Main Street Project

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Why We’re Here

The Problem: The Conventional Food System

Our food and agriculture system is not working: not for consumers, who face declining quality and increasing health risks; not for agricultural workers, who suffer long hours and low wages; not for rural communities, which are declining economically; and not for the environment, with soil depletion, chemical inputs and toxic waste being inseparable components of industrial farming.

The reason for these failures is the ownership and control structure of our food and agriculture system that concentrates power in the hands of a select few, regards consumers merely as a source of revenue, and treats the environment as nothing more than the source of the products that capture that revenue. And we all pay the price.

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The Solution: A Regenerative Agriculture System

We can do better. And at Main Street Project, we are. Main Street Project is developing a regenerative agriculture system with the power to change how food is produced around the world and to revitalize rural communities—revitalize Main Street—now and into the future.

Our strategy focuses on changing the current conventional food and agricultural system, now dominated by major producers, by deploying an alternative, small-scale, regenerative, poultry-based system that is accessible and economically viable for aspiring farmers, including Latino and other immigrant farmers, and easily scalable to meet market conditions.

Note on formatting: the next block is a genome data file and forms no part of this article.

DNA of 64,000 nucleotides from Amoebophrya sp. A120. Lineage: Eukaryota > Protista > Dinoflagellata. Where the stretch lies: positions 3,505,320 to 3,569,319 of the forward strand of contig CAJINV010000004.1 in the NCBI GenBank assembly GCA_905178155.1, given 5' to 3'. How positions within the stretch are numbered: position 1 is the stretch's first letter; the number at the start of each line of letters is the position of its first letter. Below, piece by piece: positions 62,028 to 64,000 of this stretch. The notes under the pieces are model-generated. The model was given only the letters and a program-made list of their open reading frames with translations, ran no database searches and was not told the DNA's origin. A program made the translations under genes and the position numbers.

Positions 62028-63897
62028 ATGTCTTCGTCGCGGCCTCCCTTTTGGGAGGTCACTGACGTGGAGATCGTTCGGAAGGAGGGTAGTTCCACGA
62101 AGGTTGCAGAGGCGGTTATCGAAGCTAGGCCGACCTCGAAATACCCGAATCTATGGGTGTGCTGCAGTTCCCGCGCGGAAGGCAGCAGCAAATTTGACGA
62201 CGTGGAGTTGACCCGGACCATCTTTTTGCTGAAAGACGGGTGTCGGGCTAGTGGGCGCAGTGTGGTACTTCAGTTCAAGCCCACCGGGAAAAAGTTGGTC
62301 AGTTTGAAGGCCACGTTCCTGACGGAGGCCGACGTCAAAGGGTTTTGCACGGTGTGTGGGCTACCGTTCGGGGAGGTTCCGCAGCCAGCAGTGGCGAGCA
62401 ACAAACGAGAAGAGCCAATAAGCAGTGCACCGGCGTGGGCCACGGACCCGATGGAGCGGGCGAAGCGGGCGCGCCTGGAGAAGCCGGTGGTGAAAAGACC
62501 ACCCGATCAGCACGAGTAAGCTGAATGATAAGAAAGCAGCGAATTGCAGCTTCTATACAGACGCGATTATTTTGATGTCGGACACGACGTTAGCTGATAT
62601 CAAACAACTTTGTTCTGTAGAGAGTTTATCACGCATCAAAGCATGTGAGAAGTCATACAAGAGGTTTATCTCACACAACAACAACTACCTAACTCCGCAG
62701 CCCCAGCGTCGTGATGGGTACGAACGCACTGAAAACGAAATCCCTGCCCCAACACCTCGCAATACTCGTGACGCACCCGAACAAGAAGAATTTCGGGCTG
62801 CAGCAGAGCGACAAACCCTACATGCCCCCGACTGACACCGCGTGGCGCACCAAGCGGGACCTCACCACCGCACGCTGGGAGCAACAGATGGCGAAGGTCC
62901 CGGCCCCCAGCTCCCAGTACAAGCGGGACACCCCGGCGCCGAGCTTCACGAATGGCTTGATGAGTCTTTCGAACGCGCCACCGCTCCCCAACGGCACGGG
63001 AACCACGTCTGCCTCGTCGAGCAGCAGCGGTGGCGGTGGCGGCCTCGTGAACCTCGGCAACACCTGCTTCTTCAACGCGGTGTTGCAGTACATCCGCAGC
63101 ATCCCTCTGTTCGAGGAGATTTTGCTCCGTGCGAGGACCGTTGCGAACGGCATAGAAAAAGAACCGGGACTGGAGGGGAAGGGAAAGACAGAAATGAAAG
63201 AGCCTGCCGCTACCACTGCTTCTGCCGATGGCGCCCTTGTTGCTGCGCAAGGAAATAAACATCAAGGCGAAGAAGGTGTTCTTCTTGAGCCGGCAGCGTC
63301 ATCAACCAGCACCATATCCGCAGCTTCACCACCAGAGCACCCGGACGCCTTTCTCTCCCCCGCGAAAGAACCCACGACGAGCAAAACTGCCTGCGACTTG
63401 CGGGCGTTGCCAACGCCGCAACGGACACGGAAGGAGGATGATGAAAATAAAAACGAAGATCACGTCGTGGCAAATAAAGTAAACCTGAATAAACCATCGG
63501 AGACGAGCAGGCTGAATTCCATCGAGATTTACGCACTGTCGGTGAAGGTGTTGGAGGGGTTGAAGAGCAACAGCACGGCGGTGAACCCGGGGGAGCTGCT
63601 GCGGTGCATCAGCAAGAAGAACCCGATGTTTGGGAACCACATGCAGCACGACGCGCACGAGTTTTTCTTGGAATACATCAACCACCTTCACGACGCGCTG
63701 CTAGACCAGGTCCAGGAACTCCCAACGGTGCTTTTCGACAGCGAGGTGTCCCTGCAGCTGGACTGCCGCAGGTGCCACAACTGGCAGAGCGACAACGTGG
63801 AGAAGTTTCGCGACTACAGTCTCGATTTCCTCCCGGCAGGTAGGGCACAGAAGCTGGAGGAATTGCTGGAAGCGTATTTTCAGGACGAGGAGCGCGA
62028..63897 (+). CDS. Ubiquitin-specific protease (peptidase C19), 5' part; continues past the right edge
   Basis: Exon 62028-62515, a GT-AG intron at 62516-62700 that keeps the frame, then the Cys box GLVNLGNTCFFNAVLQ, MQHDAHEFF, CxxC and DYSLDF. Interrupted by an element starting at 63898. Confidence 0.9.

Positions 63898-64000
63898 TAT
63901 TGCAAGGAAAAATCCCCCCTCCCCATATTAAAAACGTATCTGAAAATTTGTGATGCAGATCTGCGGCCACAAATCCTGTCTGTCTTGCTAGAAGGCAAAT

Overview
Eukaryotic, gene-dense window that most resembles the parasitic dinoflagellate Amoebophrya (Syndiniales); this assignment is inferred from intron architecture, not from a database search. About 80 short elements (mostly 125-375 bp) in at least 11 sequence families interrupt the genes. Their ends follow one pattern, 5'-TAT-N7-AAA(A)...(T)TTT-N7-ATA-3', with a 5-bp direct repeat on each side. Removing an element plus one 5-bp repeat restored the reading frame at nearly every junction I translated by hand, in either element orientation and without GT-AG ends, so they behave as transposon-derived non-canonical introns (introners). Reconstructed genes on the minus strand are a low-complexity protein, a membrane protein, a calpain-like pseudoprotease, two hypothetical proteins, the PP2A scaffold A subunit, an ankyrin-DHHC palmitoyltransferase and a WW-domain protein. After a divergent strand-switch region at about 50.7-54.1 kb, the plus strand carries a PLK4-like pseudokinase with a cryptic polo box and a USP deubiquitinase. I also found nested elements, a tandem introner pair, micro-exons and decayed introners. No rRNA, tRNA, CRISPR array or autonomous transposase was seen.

Indigenous wisdom informs all of our work. Regenerative agriculture is a continuation of the principles and thinking that prevailed prior to factory farming, where a multitude of foods was produced with close to zero inputs, no need for fertilizing, and biodiversity that generated a sense of security and resilience. Had it not been for the global corporate takeover of our food system, we would not now need to re-envision a food system that is ecologically resilient, healthy and just.

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From Our Blog:

Thunder Valley CDC – Poultry Partnership

This summer we visited Nick Hernandez, Director of the Food Sovereignty initiative at Thunder Valley CDC. Nick and his team are creating sustainable food systems on the Pine Ridge Indian reservation, …

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New Trainees Ready for Chickens

On Friday, November 10, a group of 8 trainees completed the Main Street Project Agripreneur Training Program. The trainees are all residents of Faribault, MN and will be continuing their experiential …

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The Power of the Hazelnut and its Perennial Canopy

Main Street Project is working with farmers, agricultural and environmental scientists, and the rural and immigrant communities to build an alternative food system that thrives on cultivating people a …

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